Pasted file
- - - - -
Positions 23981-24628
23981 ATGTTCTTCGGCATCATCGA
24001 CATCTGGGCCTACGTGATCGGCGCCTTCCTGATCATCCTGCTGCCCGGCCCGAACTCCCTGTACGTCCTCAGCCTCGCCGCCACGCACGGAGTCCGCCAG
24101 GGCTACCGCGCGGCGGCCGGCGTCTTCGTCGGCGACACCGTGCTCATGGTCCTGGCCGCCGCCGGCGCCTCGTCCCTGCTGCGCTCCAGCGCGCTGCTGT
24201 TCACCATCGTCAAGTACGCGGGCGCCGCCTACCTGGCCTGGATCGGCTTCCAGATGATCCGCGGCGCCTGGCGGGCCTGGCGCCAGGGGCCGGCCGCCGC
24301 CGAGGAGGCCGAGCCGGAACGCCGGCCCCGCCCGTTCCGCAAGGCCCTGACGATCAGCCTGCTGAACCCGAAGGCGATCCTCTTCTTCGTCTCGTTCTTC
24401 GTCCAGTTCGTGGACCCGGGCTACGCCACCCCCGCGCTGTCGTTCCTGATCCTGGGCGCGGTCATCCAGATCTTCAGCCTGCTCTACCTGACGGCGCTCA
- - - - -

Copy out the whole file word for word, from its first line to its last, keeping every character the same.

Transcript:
Positions 23981-24628
23981 ATGTTCTTCGGCATCATCGA
24001 CATCTGGGCCTACGTGATCGGCGCCTTCCTGATCATCCTGCTGCCCGGCCCGAACTCCCTGTACGTCCTCAGCCTCGCCGCCACGCACGGAGTCCGCCAG
24101 GGCTACCGCGCGGCGGCCGGCGTCTTCGTCGGCGACACCGTGCTCATGGTCCTGGCCGCCGCCGGCGCCTCGTCCCTGCTGCGCTCCAGCGCGCTGCTGT
24201 TCACCATCGTCAAGTACGCGGGCGCCGCCTACCTGGCCTGGATCGGCTTCCAGATGATCCGCGGCGCCTGGCGGGCCTGGCGCCAGGGGCCGGCCGCCGC
24301 CGAGGAGGCCGAGCCGGAACGCCGGCCCCGCCCGTTCCGCAAGGCCCTGACGATCAGCCTGCTGAACCCGAAGGCGATCCTCTTCTTCGTCTCGTTCTTC
24401 GTCCAGTTCGTGGACCCGGGCTACGCCACCCCCGCGCTGTCGTTCCTGATCCTGGGCGCGGTCATCCAGATCTTCAGCCTGCTCTACCTGACGGCGCTCA